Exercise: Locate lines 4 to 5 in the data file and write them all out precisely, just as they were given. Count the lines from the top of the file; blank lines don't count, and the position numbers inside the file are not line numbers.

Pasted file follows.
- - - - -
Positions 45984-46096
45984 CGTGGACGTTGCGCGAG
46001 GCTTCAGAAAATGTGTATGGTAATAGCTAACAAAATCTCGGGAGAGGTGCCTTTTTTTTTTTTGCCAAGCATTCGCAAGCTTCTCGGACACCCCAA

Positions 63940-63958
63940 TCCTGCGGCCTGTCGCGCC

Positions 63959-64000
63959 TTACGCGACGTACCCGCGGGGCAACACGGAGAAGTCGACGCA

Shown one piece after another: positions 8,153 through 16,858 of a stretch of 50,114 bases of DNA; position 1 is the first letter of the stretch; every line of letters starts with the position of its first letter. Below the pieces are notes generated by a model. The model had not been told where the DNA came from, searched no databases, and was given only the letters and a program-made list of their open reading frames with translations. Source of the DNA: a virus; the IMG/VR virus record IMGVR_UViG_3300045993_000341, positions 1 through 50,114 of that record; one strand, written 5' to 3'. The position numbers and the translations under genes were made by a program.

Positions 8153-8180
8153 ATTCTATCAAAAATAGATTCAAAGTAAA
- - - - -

Positions 63940-63958
63940 TCCTGCGGCCTGTCGCGCC